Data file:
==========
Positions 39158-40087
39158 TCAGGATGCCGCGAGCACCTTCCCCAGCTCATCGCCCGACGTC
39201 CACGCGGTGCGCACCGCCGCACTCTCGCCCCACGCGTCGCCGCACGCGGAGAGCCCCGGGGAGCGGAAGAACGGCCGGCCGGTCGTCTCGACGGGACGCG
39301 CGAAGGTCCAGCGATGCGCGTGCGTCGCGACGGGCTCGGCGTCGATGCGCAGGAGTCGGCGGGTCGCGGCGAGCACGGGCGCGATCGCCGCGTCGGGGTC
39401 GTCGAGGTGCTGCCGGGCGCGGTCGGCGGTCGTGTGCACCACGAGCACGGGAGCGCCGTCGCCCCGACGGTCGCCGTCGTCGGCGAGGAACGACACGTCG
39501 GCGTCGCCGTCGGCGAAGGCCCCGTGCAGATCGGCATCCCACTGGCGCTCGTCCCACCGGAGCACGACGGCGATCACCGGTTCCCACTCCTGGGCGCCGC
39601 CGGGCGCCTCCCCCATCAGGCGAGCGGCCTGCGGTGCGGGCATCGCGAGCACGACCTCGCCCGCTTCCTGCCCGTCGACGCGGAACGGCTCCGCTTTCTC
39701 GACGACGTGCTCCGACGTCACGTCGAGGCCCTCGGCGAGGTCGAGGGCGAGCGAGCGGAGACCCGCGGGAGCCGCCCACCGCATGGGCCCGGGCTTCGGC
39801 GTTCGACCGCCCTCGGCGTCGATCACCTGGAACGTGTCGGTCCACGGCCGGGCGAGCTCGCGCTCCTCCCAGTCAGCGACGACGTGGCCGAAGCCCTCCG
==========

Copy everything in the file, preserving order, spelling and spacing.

Positions 39158-40087
39158 TCAGGATGCCGCGAGCACCTTCCCCAGCTCATCGCCCGACGTC
39201 CACGCGGTGCGCACCGCCGCACTCTCGCCCCACGCGTCGCCGCACGCGGAGAGCCCCGGGGAGCGGAAGAACGGCCGGCCGGTCGTCTCGACGGGACGCG
39301 CGAAGGTCCAGCGATGCGCGTGCGTCGCGACGGGCTCGGCGTCGATGCGCAGGAGTCGGCGGGTCGCGGCGAGCACGGGCGCGATCGCCGCGTCGGGGTC
39401 GTCGAGGTGCTGCCGGGCGCGGTCGGCGGTCGTGTGCACCACGAGCACGGGAGCGCCGTCGCCCCGACGGTCGCCGTCGTCGGCGAGGAACGACACGTCG
39501 GCGTCGCCGTCGGCGAAGGCCCCGTGCAGATCGGCATCCCACTGGCGCTCGTCCCACCGGAGCACGACGGCGATCACCGGTTCCCACTCCTGGGCGCCGC
39601 CGGGCGCCTCCCCCATCAGGCGAGCGGCCTGCGGTGCGGGCATCGCGAGCACGACCTCGCCCGCTTCCTGCCCGTCGACGCGGAACGGCTCCGCTTTCTC
39701 GACGACGTGCTCCGACGTCACGTCGAGGCCCTCGGCGAGGTCGAGGGCGAGCGAGCGGAGACCCGCGGGAGCCGCCCACCGCATGGGCCCGGGCTTCGGC
39801 GTTCGACCGCCCTCGGCGTCGATCACCTGGAACGTGTCGGTCCACGGCCGGGCGAGCTCGCGCTCCTCCCAGTCAGCGACGACGTGGCCGAAGCCCTCCG